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Standards for Horror Movies Are So Good, It's Scary


As Halloween approaches, thrill-seekers across the country are headed to the theaters or cuddling up on the couch to watch hair-raising horror movies. Getting a fright from a movie is all in good fun, but the standards behind the making of the movie are serious business, protecting the actors and crew members while bringing the best possible production to the audience.

The more viewers find themselves immersed in a movie, the more scared they will be when the horrors start happening. It's essential for scary movies to have the perfect setting, realistic enough to draw viewers in and fill them with foreboding and dread. This ambiance can be perfected on a soundstage, with standards in place to assure the safety of actors and crew members. NFPA 140-2008, Standard on Motion Picture and Television Production Studio Soundstages, Approved Production Facilities, and Production Locations, 2008 Edition, provides comprehensive safety requirements for the design, construction, and operation of soundstages and other associated facilities used in film and television production, bolstering fire safety during filming. The standard was developed by the National Fire Protection Association (NFPA), a member and audited designator of the American National Standards Institute (ANSI).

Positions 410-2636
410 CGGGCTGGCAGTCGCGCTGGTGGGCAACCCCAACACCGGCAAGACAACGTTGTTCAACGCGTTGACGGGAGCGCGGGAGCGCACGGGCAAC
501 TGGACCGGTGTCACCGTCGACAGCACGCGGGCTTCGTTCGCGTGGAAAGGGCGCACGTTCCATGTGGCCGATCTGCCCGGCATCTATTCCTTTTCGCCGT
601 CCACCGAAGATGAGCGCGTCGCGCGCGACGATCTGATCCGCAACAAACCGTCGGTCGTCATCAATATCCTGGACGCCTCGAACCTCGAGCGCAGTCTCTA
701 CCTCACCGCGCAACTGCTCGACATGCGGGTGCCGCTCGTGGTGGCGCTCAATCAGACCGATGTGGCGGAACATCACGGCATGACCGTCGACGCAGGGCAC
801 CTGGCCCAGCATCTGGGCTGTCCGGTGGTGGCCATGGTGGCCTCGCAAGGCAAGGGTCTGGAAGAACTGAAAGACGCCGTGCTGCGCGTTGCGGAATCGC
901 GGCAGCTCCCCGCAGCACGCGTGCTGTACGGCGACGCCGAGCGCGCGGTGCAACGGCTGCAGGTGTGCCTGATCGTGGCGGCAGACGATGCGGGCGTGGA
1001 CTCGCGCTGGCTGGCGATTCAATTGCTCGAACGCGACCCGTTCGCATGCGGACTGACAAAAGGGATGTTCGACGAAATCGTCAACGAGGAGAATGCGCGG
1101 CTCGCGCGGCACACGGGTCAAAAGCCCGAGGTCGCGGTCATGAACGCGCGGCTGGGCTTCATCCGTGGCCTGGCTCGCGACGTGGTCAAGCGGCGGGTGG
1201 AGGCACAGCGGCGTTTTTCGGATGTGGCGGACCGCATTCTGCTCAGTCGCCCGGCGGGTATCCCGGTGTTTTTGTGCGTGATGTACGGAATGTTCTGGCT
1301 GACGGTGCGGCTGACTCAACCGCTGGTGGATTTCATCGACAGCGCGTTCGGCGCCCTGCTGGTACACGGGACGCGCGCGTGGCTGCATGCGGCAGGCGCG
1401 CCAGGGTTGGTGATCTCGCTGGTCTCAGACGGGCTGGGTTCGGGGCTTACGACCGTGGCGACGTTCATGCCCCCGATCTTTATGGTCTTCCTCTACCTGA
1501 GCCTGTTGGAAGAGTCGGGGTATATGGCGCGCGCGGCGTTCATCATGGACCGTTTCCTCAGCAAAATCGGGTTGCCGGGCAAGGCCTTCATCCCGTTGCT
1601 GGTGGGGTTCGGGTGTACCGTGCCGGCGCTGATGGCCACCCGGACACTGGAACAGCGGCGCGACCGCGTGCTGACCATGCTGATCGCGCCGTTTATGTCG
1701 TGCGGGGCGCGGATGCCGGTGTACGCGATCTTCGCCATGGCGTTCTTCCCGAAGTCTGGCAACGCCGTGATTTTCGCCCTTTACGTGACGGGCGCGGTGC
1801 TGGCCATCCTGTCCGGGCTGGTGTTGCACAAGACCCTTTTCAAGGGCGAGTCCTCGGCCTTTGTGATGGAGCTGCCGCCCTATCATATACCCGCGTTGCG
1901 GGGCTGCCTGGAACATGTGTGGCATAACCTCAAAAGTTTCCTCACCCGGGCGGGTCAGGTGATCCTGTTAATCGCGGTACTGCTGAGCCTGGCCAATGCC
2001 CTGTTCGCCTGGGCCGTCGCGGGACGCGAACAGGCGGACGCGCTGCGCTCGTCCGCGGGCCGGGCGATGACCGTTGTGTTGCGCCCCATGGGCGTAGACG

According to Box Office Mojo, these are the top-grossing horror movies of the past several decades:

2010s: It

2000s: Paranormal Activity

1990s: The Blair Witch Project

1980s: Aliens

1970s: The Exorcist

Whether set in a haunted house, a graveyard, or an abandoned building, horror movies often include fog effects to further the setting's mysterious, ominous feeling. One American National Standard (ANS) developed by the Entertainment Services and Technology Association (ESTA), an ANSI member and accredited standards developer, provides guidance on fog effects. ANSI E1.23 - 2010 (R2015), Entertainment Technology - Design and Execution of Theatrical Fog Effects, assures that recognized exposure levels are not exceeded, fire and egress hazards are not created, false alarms don't summon the fire department, and fog effects are executed as they are designed.

Equally important to a bone-chilling setting is an unsettling or gruesome costume with a face transformed by expertly applied stage makeup. To keep these and other cosmetics safe for the skin, ANSI member the Personal Care Products Council (PCPC) developed CTFA Technical Guidelines, Safety Guidelines. This document provides manufacturers of cosmetic, toiletry, and fragrance products guidance on pre-clinical and clinical safety testing to substantiate the safety of both ingredients and finished cosmetic products.

Ready to scare yourself silly with some horror movies this October? Settle in for a frightening show, and remember to thank standards for keeping the production as safe for the cast and crew as it is scary for the viewers.


Jana Zabinski

Senior Director, Communications & Public Relations


[email protected]

Beth Goodbaum

Journalist/Communications Specialist


[email protected]